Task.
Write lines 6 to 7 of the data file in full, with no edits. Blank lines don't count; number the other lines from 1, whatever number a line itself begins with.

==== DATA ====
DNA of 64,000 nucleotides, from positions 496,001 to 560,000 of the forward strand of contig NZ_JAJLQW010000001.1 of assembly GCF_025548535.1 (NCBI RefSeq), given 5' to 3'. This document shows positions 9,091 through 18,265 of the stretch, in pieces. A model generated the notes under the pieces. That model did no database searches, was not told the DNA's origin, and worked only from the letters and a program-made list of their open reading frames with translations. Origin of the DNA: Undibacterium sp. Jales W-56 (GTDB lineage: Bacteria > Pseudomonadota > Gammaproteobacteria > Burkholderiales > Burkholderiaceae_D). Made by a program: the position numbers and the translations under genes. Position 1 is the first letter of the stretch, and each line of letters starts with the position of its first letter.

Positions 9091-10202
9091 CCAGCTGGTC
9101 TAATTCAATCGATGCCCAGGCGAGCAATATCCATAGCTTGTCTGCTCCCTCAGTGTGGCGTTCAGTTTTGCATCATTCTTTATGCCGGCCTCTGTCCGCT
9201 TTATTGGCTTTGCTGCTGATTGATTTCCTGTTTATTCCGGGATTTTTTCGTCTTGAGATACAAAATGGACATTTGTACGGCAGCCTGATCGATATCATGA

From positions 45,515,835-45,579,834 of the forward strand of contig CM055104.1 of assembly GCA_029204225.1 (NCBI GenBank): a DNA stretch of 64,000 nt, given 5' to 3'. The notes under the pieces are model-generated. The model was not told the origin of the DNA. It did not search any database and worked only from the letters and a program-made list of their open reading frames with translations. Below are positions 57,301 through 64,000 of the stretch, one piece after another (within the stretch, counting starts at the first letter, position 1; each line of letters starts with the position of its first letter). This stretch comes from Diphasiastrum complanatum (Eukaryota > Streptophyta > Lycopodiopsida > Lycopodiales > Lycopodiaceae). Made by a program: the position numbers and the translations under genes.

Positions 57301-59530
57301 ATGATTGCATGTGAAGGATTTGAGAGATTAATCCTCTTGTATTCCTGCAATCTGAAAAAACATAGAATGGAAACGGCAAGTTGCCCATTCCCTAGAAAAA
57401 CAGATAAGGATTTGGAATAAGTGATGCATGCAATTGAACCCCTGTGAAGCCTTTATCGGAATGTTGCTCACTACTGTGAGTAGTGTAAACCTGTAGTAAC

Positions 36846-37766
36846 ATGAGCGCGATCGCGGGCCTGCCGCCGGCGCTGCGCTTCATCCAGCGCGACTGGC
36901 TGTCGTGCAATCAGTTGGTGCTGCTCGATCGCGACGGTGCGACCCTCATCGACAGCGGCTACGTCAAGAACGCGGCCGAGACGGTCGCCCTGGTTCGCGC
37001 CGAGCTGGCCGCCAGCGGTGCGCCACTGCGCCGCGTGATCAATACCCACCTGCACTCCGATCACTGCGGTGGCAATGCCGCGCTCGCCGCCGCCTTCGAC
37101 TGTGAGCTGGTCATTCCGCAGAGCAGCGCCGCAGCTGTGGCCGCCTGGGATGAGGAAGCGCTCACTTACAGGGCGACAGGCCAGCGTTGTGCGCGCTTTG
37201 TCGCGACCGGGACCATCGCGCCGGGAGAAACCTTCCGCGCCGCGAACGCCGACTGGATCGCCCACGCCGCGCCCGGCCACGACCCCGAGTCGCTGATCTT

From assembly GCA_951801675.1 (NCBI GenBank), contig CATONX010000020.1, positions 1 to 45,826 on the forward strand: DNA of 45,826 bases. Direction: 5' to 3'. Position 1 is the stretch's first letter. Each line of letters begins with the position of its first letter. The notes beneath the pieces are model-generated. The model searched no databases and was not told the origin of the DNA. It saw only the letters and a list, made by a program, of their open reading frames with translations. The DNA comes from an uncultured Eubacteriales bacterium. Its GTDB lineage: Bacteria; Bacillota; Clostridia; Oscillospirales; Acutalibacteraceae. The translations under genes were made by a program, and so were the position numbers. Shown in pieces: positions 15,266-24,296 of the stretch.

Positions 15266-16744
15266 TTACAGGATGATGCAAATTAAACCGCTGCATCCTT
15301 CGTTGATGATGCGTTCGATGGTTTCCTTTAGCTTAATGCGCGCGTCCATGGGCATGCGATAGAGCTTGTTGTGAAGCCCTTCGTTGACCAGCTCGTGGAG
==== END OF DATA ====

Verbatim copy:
From positions 45,515,835-45,579,834 of the forward strand of contig CM055104.1 of assembly GCA_029204225.1 (NCBI GenBank): a DNA stretch of 64,000 nt, given 5' to 3'. The notes under the pieces are model-generated. The model was not told the origin of the DNA. It did not search any database and worked only from the letters and a program-made list of their open reading frames with translations. Below are positions 57,301 through 64,000 of the stretch, one piece after another (within the stretch, counting starts at the first letter, position 1; each line of letters starts with the position of its first letter). This stretch comes from Diphasiastrum complanatum (Eukaryota > Streptophyta > Lycopodiopsida > Lycopodiales > Lycopodiaceae). Made by a program: the position numbers and the translations under genes.

Positions 57301-59530